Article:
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- 1. Lecture 4 Survey Research & Design in Psychology James Neill, 2017 Creative Commons Attribution 4.0 Correlation Image source: http://commons.wikimedia.org/wiki/File:Gnome-power-statistics.svg, GPL
- 2. 2 Howitt & Cramer (2014) ● Ch 7: Relationships between two or more variables: Diagrams and tables ● Ch 8: Correlation coefficients: Pearson correlation and Spearman’s rho ● Ch 11: Statistical significance for the correlation coefficient: A practical introduction to statistical inference ● Ch 15: Chi-square: Differences between samples of frequency data ● Note: Howitt and Cramer doesn't cover point bi-serial correlation Readings
- 3. 3 1. Covariation 2. Purpose of correlation 3. Linear correlation 4. Types of correlation 5. Interpreting correlation 6. Assumptions / limitations Overview
- 4. 4 Covariation
- 5. 5 The world is made of co-variations e.g., pollen and bees e.g., study and grades e.g., nutrients and growth
- 6. 6 We observe covariations in the psycho- social world. We can measure our observations and analyse the extent to which they co-occur. e.g., depictions of violence in the environment. e.g., psychological states such as stress and depression.
- 7. 7 Co-variations are the basis of more complex models.
- 8. 8 Purpose of correlation
- 9. 9 The underlying purpose of correlation is to help address the question: What is the • relationship or • association or • shared variance or • co-relation between two variables? Purpose of correlation
- 10. 10 Purpose of correlation Other ways of expressing the underlying correlational question include: To what extent do variables • covary? • depend on one another? • explain one another?
- 11. 11 Linear correlation
- 12. 12 r = -.76 Linear correlation Extent to which two variables have a simple linear (straight-line) relationship. Image source: http://commons.wikimedia.org/wiki/File:Scatterplot_r%3D-.76.png, Public domain
- 13. 13 Linear correlation The linear relation between two variables is indicated by a correlation: • Direction: Sign (+ / -) indicates direction of relationship (+ve or -ve slope) • Strength: Size indicates strength (values closer to -1 or +1 indicate greater strength) • Statistical significance: p indicates likelihood that the observed relationship could have occurred by chance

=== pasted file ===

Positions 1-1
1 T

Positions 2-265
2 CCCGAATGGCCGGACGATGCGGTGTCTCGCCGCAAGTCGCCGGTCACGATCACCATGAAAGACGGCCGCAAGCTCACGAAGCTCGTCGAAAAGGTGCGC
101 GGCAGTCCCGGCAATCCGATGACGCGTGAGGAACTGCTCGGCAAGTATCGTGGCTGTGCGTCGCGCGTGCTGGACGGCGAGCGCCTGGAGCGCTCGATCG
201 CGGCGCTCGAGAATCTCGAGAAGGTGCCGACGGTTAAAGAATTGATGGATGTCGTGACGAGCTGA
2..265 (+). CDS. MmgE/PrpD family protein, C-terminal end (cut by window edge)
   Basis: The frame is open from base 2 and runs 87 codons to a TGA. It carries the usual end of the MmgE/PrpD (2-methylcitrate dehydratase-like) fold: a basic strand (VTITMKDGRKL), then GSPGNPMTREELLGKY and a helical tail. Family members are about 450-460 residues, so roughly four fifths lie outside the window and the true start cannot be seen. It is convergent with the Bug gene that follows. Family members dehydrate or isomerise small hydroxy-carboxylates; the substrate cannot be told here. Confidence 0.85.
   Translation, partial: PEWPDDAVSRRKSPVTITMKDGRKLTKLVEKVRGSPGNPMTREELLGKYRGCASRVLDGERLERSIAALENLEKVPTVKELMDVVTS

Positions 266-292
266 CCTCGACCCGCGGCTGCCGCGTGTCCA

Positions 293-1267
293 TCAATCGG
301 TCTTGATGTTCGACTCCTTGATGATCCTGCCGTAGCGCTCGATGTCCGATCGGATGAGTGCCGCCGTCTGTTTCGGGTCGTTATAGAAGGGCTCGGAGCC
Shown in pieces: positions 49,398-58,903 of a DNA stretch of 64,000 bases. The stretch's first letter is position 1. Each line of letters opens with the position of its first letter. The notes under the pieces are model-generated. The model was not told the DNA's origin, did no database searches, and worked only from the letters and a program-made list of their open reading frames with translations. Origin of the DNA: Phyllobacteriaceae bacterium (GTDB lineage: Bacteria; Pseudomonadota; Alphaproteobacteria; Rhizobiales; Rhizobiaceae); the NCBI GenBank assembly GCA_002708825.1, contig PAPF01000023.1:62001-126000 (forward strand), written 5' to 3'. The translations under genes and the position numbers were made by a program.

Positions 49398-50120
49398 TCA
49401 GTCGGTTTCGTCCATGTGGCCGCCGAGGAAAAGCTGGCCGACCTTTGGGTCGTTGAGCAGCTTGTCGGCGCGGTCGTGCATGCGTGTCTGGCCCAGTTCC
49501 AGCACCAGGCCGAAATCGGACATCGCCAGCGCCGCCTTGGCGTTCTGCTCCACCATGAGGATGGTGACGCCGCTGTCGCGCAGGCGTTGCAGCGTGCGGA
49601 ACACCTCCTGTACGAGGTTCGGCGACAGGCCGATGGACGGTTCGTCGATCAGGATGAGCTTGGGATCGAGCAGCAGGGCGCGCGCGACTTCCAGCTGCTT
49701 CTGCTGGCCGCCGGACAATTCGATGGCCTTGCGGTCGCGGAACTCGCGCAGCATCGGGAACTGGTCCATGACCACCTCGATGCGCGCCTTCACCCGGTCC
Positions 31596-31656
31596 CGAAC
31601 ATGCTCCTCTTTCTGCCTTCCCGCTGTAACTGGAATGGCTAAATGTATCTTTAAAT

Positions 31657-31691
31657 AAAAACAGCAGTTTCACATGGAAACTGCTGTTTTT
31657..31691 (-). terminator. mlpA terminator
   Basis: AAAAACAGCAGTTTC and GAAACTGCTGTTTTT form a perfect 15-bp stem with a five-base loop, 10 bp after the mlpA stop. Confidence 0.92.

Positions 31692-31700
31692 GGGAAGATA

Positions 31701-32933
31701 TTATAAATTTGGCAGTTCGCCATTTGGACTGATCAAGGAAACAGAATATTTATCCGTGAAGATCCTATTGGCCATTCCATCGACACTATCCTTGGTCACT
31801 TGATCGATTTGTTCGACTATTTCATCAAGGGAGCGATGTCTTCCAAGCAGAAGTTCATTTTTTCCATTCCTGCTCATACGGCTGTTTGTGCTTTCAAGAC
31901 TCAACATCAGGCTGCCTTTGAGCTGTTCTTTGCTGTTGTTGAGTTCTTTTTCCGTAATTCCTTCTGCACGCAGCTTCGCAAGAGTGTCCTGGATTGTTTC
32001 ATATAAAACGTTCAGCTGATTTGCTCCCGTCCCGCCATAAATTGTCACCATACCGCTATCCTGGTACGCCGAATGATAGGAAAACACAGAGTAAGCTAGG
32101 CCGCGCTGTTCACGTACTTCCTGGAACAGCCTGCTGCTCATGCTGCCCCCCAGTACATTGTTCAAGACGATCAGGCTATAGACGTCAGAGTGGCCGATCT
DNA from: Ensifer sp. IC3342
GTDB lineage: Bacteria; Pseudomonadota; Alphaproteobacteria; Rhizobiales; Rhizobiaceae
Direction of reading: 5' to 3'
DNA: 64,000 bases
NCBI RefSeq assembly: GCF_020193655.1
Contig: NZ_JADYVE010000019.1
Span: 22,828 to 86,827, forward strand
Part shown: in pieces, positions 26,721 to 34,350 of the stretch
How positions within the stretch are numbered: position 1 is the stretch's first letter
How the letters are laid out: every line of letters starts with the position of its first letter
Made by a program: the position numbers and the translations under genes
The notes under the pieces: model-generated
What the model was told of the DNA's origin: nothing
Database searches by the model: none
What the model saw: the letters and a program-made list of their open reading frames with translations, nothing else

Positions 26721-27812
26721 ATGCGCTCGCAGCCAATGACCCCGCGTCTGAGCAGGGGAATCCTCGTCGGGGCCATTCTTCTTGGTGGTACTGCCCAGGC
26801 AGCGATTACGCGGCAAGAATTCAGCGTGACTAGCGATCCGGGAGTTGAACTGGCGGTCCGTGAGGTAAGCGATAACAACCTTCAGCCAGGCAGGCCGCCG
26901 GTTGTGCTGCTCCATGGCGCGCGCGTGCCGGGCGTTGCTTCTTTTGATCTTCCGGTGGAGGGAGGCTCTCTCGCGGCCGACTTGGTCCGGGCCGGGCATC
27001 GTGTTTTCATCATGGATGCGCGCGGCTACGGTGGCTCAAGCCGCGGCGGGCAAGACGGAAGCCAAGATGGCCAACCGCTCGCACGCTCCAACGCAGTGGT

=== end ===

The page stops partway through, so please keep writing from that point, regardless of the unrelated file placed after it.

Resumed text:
- 14. 14 Types of relationships • No relationship (r ~ 0) (X and Y are independent) • Linear relationship (X and Y are dependent) –As X ↑s, so does Y (r > 0) –As X ↑s, Y ↓s (r < 0) • Non-linear relationship
- 15. 15 Types of correlation To decide which type of correlation to use, consider the levels of measurement for each variable.
- 16. 16 Types of correlation • Nominal by nominal: Phi (Φ) / Cramer’s V, Chi-square • Ordinal by ordinal: Spearman’s rank / Kendall’s Tau b • Dichotomous by interval/ratio: Point bi-serial rpb • Interval/ratio by interval/ratio: Product-moment or Pearson’s r
- 17. 17 Types of correlation and LOM Scatterplot Product- moment correlation (r) Interval/Ratio ⇐⇑Recode Clustered bar chart or scatterplot Spearman's Rho or Kendall's Tau Ordinal Clustered bar chart or scatterplot Point bi-serial correlation (rpb ) ⇐ Recode Clustered bar- chart Chi-square, Phi (φ) or Cramer's V Nominal Int/RatioOrdinalNominal
- 18. 18 Nominal by nominal
- 19. 19 Nominal by nominal correlational approaches • Contingency (or cross-tab) tables – Observed frequencies – Expected frequencies – Row and/or column %s – Marginal totals • Clustered bar chart • Chi-square • Phi (φ) / Cramer's V
- 20. 20 Contingency tables ● Bivariate frequency tables ● Marginal totals (blue) ● Observed cell frequencies (red)
- 21. 21 Contingency table: Example BLUE = Marginal totals RED = Cell frequencies
- 22. 22 Contingency table: Example ●Expected counts are the cell frequencies that should occur if the variables are not correlated. ●Chi-square is based on the squared differences between the actual and expected cell counts. 2 2 22 - - -- 2 sum of ((observed – expected)2 / expected)χ 2 =